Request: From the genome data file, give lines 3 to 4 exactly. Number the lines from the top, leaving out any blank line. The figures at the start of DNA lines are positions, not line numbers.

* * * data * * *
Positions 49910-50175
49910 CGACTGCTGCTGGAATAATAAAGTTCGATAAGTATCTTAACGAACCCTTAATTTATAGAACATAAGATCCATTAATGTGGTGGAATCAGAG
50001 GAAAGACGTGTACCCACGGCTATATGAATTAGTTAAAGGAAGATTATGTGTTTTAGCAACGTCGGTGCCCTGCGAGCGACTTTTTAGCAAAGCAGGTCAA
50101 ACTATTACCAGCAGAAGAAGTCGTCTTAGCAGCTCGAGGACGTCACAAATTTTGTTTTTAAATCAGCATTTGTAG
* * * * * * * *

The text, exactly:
50001 GAAAGACGTGTACCCACGGCTATATGAATTAGTTAAAGGAAGATTATGTGTTTTAGCAACGTCGGTGCCCTGCGAGCGACTTTTTAGCAAAGCAGGTCAA
50101 ACTATTACCAGCAGAAGAAGTCGTCTTAGCAGCTCGAGGACGTCACAAATTTTGTTTTTAAATCAGCATTTGTAG